3

I don't understand that when sometimes I play, instead of a pot being split as I would anticipate, one one player gets the full pot.

Even if the best hand seems to be in the middle - i.e - a pair.

I hold an ace and 6

my opponent holds an ace 7

but in middle there is 2, 2, q, 3, 4 (no flushes).

So wouldnt the best hand be split between us because we both have a 2 pair and a queen as a high card?

  • possible duplicate of What tie breakers exist? – Paul Mar 10 '15 at 16:06
  • I'm wondering why this was downvoted, it's a good question. – user1165 Mar 10 '15 at 16:23
  • Poker hands have EXACTLY 5 CARDS, no more, no less. Your hand is 2-2-A-Q-6, his hand is 2-2-A-Q-7. – Lee Daniel Crocker Mar 10 '15 at 18:20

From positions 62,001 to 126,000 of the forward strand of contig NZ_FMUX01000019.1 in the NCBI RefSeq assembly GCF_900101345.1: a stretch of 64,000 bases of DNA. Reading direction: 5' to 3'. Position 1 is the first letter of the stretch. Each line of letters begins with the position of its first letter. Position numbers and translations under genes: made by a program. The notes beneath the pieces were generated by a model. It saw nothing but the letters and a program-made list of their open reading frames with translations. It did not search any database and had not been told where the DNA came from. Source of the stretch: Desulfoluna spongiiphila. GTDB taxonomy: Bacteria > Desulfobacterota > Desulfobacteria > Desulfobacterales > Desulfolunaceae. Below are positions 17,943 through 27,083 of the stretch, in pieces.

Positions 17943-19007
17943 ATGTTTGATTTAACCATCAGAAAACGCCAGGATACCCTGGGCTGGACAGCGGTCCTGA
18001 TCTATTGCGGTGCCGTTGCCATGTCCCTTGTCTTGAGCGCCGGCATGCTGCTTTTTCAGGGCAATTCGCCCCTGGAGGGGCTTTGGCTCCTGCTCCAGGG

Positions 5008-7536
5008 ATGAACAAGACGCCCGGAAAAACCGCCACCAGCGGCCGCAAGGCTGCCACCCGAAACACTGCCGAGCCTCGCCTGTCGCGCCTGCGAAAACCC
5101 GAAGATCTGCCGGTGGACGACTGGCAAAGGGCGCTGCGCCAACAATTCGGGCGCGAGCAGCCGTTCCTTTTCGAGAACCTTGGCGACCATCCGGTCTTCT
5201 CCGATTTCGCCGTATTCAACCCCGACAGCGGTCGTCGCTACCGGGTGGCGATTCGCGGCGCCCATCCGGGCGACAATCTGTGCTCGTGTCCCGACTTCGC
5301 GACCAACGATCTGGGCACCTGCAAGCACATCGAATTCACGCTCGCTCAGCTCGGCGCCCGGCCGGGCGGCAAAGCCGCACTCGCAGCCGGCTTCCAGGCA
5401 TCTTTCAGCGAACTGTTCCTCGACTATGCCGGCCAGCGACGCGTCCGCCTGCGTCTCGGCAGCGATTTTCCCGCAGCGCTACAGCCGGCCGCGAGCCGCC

• It likely was downvoted because this same question or one very like it is asked (and answered) every day. And because even a cursory Google search will answser it. The Wikipedia articles on Poker, in particular, are very clear on these points. – Lee Daniel Crocker Mar 10 '15 at 18:29
6

In the example you give both players have 1 pair. Poker is the best 5 card hand. Your best hand would be 2,2,A,Q,6 your opponents best hand would be 2,2,A,Q,7.

Therefore his 7 would "out kick" your 6.

However, if the board was 2,2,3,3,Q

You both would share the best hand 2,2,3,3,A and the pot would therefore be split

  • But wouldn't the ace still beat the queen in the best overall 5 card hand? Why does the Ace not kick out the queen? – Seb Mar 10 '15 at 3:23
  • 2
    Again, poker hands have EXACTLY 5 CARDS, no more, no less. I should make this a keyboard macro since a question like this comes up here at least once a day. – Lee Daniel Crocker Mar 10 '15 at 18:21

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